2. Print out photo releases, if required by your library.
  3. Do day-before press outreach – remind them about Snapshot Day and all the photo ops at your library!

.. and if you are going to participate, let us know by posting on our Snapshot Day Facebook page. We may surprise you and stop by for a visit!

15 Ideas for Library Blog Posts

blogThe public library blog offers an excellent way to keep your community updated about library events. Usually integrated with your website, the blog has long been the logical place for sharing details about upcoming art shows, fundraising events, and story times. But the blog offers even greater potential for educating your community and reaching specific types of library users.

Blog posts that examine local history or explain how to research the library databases can attract the attention of hard-to-reach audiences, especially teens and young adults. In fact, how-to and educational posts are immensely popular among younger audiences. Include more of this type of content and you’ll add depth to your library blog while increasing traffic to your website.

Remember that writing is only one way of presenting your topic. Take advantage of the Web’s ability to handle multimedia. Walk your readers through the steps of research using screen shots, allow viewers to come face-to-face with local artists by video, and invite listeners into an intimate discussion with community historians via podcasts.

For your inspiration, here are 15 ideas for blog posts.

Target Audience: Opportunity Seekers

1.      How to use market research databases to build a profile of your target audience

2.      How to build a list of sales prospects from library resources

3.      Top tips for writing a resume

Target Audience: Art, Music and Film Lovers

1.      Interview with a local artist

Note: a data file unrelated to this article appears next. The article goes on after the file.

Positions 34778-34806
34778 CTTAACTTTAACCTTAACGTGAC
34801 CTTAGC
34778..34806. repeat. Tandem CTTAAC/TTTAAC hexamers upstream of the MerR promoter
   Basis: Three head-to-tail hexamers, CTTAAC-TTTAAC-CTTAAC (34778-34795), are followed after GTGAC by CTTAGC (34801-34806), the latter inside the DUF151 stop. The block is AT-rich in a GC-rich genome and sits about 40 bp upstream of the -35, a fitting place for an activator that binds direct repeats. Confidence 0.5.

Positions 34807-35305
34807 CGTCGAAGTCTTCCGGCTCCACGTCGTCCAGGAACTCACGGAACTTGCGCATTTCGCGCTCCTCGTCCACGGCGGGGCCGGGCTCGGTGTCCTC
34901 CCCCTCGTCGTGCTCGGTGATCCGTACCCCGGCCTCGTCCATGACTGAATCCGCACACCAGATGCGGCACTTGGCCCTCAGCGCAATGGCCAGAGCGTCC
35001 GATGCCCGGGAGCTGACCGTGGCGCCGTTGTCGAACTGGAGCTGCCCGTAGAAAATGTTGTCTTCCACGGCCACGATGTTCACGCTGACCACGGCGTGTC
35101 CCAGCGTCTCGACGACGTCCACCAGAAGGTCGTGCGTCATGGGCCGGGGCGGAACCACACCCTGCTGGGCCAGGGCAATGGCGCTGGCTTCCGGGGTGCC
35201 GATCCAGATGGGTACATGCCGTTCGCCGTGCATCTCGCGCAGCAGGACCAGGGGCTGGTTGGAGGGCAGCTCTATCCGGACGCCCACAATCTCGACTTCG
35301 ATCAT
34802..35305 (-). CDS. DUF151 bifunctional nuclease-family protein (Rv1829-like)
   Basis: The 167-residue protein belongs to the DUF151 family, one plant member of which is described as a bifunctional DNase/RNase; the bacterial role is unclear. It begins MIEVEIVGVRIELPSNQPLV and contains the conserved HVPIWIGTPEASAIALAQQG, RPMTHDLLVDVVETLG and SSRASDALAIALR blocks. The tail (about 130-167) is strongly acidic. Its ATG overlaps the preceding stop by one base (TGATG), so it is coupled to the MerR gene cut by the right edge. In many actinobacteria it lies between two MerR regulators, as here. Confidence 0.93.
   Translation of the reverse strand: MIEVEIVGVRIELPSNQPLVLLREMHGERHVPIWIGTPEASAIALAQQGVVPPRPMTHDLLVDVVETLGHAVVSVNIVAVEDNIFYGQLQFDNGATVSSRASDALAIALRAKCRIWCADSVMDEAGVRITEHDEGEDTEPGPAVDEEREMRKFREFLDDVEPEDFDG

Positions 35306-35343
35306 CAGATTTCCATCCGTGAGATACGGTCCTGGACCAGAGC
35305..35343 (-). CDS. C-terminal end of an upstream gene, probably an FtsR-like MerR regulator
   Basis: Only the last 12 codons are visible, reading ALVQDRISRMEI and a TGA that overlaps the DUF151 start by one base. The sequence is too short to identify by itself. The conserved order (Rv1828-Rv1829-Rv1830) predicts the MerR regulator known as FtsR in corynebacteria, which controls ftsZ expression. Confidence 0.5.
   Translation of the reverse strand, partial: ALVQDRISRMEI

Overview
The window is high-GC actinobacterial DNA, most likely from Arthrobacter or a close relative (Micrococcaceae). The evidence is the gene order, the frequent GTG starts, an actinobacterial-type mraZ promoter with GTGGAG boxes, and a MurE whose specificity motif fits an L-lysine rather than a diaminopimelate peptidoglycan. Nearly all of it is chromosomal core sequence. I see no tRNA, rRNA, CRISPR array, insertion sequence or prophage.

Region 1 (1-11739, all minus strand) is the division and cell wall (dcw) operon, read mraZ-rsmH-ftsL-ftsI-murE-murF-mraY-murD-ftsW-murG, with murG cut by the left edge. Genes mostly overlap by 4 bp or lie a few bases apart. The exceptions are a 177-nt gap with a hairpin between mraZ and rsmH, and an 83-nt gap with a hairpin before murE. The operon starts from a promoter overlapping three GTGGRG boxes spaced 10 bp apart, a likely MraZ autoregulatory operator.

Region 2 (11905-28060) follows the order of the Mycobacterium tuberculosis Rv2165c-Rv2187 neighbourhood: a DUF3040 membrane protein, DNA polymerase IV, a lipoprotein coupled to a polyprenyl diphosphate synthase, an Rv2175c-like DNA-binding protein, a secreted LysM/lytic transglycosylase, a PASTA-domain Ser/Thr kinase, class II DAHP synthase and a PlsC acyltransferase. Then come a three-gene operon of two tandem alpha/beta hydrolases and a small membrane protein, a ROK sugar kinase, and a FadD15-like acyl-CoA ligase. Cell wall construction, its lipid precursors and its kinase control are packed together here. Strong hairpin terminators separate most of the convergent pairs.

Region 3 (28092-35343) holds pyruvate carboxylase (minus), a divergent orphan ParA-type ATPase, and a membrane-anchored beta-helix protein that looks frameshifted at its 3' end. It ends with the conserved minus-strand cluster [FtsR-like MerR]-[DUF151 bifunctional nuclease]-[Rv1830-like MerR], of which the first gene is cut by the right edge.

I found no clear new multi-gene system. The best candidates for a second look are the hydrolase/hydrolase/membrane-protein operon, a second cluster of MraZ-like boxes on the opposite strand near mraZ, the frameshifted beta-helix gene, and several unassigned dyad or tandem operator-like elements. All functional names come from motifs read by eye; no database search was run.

2.      A discussion of a famous director’s movie catalog

3.      A review of the library’s music collection

Target Audience: Community residents

1.      Dig into your community history and profile your town’s founder

2.      Local resources for residents, including sustainable food options, health services, classes and more

3.      The story behind a local landmark

Target Audience: Teens

1.      Tips for preparing for college tests

2.      Original writings by and for teens

3.      How to safely navigate social media

Target Audience: Book Lovers and Book Clubs

1.      A review of a poet’s body of work

2.      A discussion of dystopian worlds and the authors who create them

3.      A local twist on a recipe from a famous chef’s cookbook

Need more ideas? The blogs of public libraries around the Web offer some great examples. But some of the best inspiration will come from your own staff or library visitors. Don’t hesitate to ask!

5 Nonprofit Blogs Worth Following

non-profit-scholarships_0Whenever I’m looking for inspiration or good marketing ideas, I sometimes turn to blogs outside the public library space. I have my favorite business marketing blogs, of course, but sometimes I need a perspective that’s not as sales-focused. I find that nonprofit blogs, especially those that focus on marketing, provide some good food for thought and useful tips.

Here are five of my favorite nonprofit blogs, along with a couple of posts worth reading on each.

Beth’s Blog. Beth Kanter’s blog is perhaps the best-known nonprofit blog. She advises nonprofits on the best ways to use social media and relationship marketing to achieve their missions. She has written two books on the topic.

Worth Reading:

7 Tips for Using Quotes for Your Nonprofit’s Content Strategy

Balancing Personal and Organizational Brand: Networked Leadership